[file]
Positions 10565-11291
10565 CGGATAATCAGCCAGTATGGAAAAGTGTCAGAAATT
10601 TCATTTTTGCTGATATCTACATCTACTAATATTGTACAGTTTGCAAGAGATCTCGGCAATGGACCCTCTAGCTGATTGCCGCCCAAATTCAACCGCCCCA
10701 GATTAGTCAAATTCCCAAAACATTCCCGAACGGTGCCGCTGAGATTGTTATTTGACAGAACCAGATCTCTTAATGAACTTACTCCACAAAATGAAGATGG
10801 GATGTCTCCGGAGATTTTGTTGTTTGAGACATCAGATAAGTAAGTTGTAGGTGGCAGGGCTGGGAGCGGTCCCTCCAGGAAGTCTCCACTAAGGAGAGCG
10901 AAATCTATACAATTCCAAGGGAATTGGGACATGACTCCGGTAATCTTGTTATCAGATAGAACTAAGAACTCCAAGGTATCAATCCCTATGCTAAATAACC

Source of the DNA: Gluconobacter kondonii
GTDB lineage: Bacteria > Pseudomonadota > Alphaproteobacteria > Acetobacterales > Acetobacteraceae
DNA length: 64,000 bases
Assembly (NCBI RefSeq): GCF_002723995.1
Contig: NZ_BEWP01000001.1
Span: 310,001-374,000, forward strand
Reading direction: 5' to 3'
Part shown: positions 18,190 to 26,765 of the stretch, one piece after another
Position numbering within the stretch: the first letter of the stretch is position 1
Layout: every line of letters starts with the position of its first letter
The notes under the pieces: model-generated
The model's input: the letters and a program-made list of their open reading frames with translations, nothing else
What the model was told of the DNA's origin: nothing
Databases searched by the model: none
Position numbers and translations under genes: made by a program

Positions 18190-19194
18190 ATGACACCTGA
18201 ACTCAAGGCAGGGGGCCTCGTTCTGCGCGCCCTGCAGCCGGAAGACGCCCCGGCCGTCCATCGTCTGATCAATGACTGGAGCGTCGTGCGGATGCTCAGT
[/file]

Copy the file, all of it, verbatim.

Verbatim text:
Positions 10565-11291
10565 CGGATAATCAGCCAGTATGGAAAAGTGTCAGAAATT
10601 TCATTTTTGCTGATATCTACATCTACTAATATTGTACAGTTTGCAAGAGATCTCGGCAATGGACCCTCTAGCTGATTGCCGCCCAAATTCAACCGCCCCA
10701 GATTAGTCAAATTCCCAAAACATTCCCGAACGGTGCCGCTGAGATTGTTATTTGACAGAACCAGATCTCTTAATGAACTTACTCCACAAAATGAAGATGG
10801 GATGTCTCCGGAGATTTTGTTGTTTGAGACATCAGATAAGTAAGTTGTAGGTGGCAGGGCTGGGAGCGGTCCCTCCAGGAAGTCTCCACTAAGGAGAGCG
10901 AAATCTATACAATTCCAAGGGAATTGGGACATGACTCCGGTAATCTTGTTATCAGATAGAACTAAGAACTCCAAGGTATCAATCCCTATGCTAAATAACC

Source of the DNA: Gluconobacter kondonii
GTDB lineage: Bacteria > Pseudomonadota > Alphaproteobacteria > Acetobacterales > Acetobacteraceae
DNA length: 64,000 bases
Assembly (NCBI RefSeq): GCF_002723995.1
Contig: NZ_BEWP01000001.1
Span: 310,001-374,000, forward strand
Reading direction: 5' to 3'
Part shown: positions 18,190 to 26,765 of the stretch, one piece after another
Position numbering within the stretch: the first letter of the stretch is position 1
Layout: every line of letters starts with the position of its first letter
The notes under the pieces: model-generated
The model's input: the letters and a program-made list of their open reading frames with translations, nothing else
What the model was told of the DNA's origin: nothing
Databases searched by the model: none
Position numbers and translations under genes: made by a program

Positions 18190-19194
18190 ATGACACCTGA
18201 ACTCAAGGCAGGGGGCCTCGTTCTGCGCGCCCTGCAGCCGGAAGACGCCCCGGCCGTCCATCGTCTGATCAATGACTGGAGCGTCGTGCGGATGCTCAGT